National Gay Men’s HIV/AIDS Awareness Day: Because All of Us Matter
The National Gay Men’s HIV/AIDS Awareness Day, was founded to renew the commitment to struggle against the disease and to remind gay men to protect themselves and their partners. The CDC estimates that men who have sex with men (MSM) accounted for 49 percent of people with the virus in the United States during 2008.
Although there have been many accomplishments since the first HIV cases were reported in the early 80’s, the epidemic is far from over. Today gay men have a higher than average risk of contracting HIV because many of them are infected already and do not know it. For example, The Centers for Disease Control and Prevention estimates of the 1.2 million Americans living with HIV at the end of 2008, 20% of them were unaware of their status.
Latinos are not exempted of this epidemic as Latino men who have sex with men (MSM) accounted for 81% (6,000) of new HIV infections among all Latino men and 20% among all MSM.
Homophobia, stigma, and discrimination across all communities put gay men and other men who have sex with men (MSM) at risk for multiple physical and mental health problems that can affect their access to high-quality health services. Negative attitudes about homosexuality can lead to rejection by friends, family, and discriminatory acts. These attitudes can increase stress, limit social support, and negatively affect health.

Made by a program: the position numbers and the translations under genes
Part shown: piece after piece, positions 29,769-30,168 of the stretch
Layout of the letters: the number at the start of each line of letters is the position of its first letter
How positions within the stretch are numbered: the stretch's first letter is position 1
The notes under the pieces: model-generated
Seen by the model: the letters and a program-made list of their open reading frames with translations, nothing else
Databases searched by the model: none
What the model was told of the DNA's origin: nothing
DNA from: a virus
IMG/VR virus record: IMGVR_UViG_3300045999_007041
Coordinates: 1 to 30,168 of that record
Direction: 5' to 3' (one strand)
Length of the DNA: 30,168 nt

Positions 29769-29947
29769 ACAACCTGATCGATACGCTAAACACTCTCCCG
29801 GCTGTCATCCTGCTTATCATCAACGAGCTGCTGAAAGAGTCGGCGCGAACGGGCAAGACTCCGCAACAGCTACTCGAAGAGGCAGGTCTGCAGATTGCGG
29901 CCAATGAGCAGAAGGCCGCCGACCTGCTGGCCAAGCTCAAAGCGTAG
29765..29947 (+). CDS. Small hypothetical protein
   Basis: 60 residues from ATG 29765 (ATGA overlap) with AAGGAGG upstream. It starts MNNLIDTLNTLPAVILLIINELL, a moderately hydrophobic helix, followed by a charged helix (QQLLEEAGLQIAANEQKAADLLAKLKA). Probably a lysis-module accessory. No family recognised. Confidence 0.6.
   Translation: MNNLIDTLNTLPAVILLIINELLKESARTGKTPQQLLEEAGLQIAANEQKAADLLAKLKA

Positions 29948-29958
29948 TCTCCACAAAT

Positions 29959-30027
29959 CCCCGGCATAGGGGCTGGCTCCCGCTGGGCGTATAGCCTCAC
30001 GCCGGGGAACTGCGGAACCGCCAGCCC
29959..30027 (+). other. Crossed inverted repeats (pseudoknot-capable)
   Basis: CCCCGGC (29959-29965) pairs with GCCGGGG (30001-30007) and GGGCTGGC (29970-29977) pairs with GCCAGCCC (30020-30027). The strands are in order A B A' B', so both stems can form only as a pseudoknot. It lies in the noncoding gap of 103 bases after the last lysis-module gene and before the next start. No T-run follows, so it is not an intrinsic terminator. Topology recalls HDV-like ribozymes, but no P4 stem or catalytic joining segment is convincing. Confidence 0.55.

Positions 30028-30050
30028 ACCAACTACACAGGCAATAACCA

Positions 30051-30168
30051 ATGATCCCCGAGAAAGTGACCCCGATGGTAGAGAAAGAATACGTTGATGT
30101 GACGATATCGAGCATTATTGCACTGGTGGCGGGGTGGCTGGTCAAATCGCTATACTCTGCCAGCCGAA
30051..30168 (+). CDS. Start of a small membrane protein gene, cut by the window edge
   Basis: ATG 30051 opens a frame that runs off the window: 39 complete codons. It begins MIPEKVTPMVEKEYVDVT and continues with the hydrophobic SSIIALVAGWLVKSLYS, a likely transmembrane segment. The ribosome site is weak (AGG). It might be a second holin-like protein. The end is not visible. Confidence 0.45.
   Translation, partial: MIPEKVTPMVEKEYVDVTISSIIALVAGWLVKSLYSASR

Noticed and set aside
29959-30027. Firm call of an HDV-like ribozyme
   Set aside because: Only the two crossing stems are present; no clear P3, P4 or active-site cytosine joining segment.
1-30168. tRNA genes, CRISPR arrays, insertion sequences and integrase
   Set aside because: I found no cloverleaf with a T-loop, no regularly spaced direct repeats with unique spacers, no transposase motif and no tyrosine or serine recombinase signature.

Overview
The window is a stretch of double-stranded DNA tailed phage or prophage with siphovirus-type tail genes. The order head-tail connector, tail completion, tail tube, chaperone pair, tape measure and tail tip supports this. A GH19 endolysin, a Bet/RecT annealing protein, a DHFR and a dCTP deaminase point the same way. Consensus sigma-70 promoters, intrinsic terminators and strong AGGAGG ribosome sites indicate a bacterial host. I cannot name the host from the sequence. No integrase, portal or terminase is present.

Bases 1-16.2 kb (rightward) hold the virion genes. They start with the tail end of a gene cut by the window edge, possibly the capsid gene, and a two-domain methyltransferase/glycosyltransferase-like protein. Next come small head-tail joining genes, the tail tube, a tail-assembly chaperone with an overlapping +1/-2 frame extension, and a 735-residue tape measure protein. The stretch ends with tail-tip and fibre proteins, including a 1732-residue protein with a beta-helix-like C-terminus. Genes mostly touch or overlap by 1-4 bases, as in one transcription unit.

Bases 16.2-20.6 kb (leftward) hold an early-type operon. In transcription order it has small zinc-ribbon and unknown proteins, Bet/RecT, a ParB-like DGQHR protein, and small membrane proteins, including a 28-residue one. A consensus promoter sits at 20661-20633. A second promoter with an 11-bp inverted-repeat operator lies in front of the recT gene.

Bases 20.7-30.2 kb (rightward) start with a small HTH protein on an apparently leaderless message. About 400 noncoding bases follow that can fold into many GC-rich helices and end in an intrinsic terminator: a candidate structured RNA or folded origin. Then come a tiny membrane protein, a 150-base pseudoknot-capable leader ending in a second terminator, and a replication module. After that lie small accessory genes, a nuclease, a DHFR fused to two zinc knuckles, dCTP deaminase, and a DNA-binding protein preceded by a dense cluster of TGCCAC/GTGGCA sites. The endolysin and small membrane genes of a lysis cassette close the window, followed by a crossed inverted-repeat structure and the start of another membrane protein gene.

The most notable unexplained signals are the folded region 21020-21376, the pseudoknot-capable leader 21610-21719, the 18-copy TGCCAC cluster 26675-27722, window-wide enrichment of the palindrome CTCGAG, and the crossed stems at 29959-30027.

A Spanish-language radio drama is aiming to break the silence surrounding homosexuality and its acceptance in California’s rural communities, where thousands of agricultural workers toil in fields while listening to the radio. A radionovela, “Bienvenidos a Casa,” or “Welcome Home,” now available online was first broadcasted across the Central Valley in early 2012. The novela tells the story of Carlos, a Latino teen who is rejected by his friends and family for being gay then finds acceptance with his mother and neighbors.
The radionovela is among the first information about lesbian, gay, bisexual and transgender issues to reach rural Latino farmworker communities in a language and format that’s accessible. The three-episode radionovela, developed in collaboration with San Francisco State University and California Rural Legal Assistance, was based on input from community focus groups and performed by community volunteers.
Listen to episodes at www.RadioBilingue.org.
As part of this National Gay Men’s HIV/AIDS Awareness Day, we invite all communities, especially Latino gay men and men who have sex with men to join the Act Against AIDS campaign by getting the facts and getting tested.
Farmworker Justice has partnered with CDC's Act Against AIDS Leadership Initiative (AAALI), a multi-year national communication initiative to reduce the incidence of HIV/AIDS among diverse communities.
To learn how you can act against AIDS, please visit www.actagainstaids.org